Suppose we have two isotopes of the same element. For example, isotope A could have a nuclear spin I = 0, isotope B could have nuclear spin I = 3/2. Let us say we have a compound where this element is participating, and in this compound we have a mixture of the two isotopes A, B. Up to this point, this is a rather universal case: with the exception of isotopically purified samples, all compounds contain mixtures of isotopes for all of their elements.
Let us now cool down a sample of our compound, below liquid He temperatures, and, for the purposes of this question, let us say we can cool it down arbitrarily low temperatures. Now the different isotopes A, B will start to behave differently, presenting different physical and chemical properties, if only because their quantum eigenstates are different, and differently populated at low temperature. This is on top of their different masses, of course.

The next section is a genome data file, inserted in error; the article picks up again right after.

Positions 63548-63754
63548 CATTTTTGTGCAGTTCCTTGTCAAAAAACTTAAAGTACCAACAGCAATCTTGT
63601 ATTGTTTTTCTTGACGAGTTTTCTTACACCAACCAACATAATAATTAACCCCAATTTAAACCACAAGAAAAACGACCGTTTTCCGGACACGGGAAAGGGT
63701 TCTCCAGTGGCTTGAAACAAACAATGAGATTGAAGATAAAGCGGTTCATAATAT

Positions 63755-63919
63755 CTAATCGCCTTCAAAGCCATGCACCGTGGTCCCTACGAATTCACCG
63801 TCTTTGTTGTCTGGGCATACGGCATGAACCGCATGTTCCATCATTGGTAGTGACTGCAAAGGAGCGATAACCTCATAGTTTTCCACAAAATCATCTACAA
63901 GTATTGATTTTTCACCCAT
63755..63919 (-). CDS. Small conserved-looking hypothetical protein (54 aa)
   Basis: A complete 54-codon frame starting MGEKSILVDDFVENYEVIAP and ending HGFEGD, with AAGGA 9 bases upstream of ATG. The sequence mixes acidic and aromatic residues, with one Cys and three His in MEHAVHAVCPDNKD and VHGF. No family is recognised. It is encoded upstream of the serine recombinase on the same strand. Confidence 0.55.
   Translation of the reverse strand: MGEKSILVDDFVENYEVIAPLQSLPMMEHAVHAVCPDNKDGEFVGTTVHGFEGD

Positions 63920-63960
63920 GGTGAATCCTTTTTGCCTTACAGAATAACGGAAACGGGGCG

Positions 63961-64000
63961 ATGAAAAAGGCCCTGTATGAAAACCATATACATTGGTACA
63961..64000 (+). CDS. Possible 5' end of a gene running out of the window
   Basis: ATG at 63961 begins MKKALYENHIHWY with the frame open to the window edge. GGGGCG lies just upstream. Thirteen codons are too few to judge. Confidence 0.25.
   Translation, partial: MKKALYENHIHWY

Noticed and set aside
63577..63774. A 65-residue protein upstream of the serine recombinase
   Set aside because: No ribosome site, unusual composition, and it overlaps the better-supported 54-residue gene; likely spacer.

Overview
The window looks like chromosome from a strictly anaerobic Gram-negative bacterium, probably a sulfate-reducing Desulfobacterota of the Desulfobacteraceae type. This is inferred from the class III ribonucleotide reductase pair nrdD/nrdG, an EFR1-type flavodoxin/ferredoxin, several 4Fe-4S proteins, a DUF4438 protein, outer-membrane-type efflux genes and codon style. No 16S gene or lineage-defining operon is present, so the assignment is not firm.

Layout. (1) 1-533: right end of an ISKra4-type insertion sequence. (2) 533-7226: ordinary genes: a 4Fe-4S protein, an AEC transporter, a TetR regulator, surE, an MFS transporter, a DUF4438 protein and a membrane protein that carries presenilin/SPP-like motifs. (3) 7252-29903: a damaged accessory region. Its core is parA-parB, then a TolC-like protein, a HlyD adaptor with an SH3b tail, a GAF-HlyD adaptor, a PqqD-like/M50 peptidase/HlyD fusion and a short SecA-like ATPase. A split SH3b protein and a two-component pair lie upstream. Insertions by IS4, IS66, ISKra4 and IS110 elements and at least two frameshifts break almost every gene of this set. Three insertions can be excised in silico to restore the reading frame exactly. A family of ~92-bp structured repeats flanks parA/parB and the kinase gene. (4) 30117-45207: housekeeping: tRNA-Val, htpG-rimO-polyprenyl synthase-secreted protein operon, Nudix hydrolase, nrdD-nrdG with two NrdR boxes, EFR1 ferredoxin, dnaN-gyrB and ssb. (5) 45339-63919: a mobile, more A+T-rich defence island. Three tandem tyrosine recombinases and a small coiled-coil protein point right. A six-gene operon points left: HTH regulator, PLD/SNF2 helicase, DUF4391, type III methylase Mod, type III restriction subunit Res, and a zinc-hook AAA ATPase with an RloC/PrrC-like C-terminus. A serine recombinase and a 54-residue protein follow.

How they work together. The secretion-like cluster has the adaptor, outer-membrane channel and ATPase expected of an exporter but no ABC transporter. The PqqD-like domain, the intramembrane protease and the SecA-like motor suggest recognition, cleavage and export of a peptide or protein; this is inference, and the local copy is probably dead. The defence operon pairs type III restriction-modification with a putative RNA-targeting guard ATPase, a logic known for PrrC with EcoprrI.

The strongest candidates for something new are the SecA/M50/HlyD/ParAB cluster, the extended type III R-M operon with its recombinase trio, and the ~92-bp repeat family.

The question is:
How could one separate this mixture of isotopes A, B, presenting different nuclear spins, at sub-Kelvin temperatures?
In particular, if more than one purification procedure is possible, can one define one such procedures which is based on the different magnetic properties of isotope A and B?